Host Indonesia optimistic of chances for WTO deal

Host Indonesia optimistic of chances for WTO deal
File photo of Indonesian Trade Minister Gita Wirjawan

NUSA DUA, Indonesia - Indonesia's trade minister said Monday there was a "chance" of salvaging an elusive deal on global commerce at a crunch WTO summit in Bali but warned food security remained a major hurdle.

The 159 WTO members are meeting for a summit billed as a make-or-break attempt to revive the "Doha Round" of talks on slashing world trade barriers, as well as the trade body's own relevance.

But despite a determined effort by new WTO chief Roberto Azevedo last week in Geneva, the trade body failed to agree on even a modest deal to put to trade ministers who will open the four-day gathering on Tuesday.

Following a meeting of the G-33 group of developing countries, Trade Minister Gita Wirjawan expressed confidence there could be agreement on a deal, which is seen as a stepping stone to relaunching the Doha Round.

"There is hope that in the next couple of days if we sit down together with the key countries... I think there is a chance" of a deal, the minister, who chaired the meeting, told reporters in the southern Balinese resort of Nusa Dua.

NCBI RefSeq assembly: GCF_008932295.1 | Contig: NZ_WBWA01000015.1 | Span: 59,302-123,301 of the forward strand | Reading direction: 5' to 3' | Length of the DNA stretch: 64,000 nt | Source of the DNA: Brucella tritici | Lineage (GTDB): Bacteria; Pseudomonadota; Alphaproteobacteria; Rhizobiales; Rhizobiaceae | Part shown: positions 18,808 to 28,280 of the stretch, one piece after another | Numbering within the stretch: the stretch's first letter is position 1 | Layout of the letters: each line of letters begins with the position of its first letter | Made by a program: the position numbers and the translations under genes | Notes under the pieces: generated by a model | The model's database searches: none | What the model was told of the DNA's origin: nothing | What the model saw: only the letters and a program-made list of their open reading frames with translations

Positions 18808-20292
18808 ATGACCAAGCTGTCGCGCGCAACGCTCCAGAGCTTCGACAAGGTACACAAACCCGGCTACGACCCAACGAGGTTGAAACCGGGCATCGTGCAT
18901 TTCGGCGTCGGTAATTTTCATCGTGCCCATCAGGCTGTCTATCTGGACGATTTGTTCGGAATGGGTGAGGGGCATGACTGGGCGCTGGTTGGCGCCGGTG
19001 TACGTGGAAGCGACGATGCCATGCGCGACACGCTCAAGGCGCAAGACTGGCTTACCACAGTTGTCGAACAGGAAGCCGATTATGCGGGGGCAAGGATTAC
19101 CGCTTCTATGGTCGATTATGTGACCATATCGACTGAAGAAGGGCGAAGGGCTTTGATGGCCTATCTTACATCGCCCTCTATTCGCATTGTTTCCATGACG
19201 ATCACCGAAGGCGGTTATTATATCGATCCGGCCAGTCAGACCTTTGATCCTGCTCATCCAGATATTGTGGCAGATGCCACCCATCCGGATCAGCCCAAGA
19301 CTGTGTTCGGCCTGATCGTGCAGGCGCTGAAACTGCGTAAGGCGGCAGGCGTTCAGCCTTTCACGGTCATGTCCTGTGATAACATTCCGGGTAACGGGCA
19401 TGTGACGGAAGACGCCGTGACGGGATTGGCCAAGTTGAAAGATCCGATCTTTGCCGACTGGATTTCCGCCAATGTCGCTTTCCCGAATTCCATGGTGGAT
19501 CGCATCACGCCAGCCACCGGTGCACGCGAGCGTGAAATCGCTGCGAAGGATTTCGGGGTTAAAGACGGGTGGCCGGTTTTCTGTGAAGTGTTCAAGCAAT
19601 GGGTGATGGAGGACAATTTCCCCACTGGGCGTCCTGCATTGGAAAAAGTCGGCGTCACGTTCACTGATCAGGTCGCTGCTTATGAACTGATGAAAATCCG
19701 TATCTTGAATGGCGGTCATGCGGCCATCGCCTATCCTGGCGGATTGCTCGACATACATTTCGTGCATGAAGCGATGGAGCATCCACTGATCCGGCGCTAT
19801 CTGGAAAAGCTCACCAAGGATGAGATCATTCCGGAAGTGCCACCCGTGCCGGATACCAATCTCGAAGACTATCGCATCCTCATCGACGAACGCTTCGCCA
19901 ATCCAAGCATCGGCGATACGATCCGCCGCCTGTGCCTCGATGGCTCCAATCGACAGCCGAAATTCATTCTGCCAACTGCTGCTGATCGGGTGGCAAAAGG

He said gaps had narrowed on the issue of trade facilitation.

But he cautioned that there was still no agreement on a key part of the deal related to food security, in which India is seen as the major stumbling block.

New Delhi has led demands for changes to the agreement on agriculture so it can offer greater subsidies for farmers, particular as the ruling Congress party believes the current rules threaten a landmark food subsidy programme seen as a vote-getter in elections next year.

Under current WTO rules, subsidies cannot total more than 10 per cent of production.

But New Delhi fears that when its landmark scheme to redistribute grain to two-thirds of the country's population comes fully into force, it will break the cap.

Under a compromise in the draft Bali deal, the subsidised food policy would be allowed for four years - but there is speculation India will push for a permanent exemption following pressure from powerful farmers' unions.

At the weekend, the Indian government suggested it would take a hard line on the issue, saying that Trade Minister Anand Sharma "will be firm on the core agenda of food security" in Bali.

The Doha Round, launched in Qatar in 2001, aims for a wide-ranging accord to open markets and remove trade barriers but the talks have stalled as rich and poor countries spar over the deal.

Negotiators had long ruled out major progress in Bali, instead working on lower-level thematic accords that could be fed into a wider package later.

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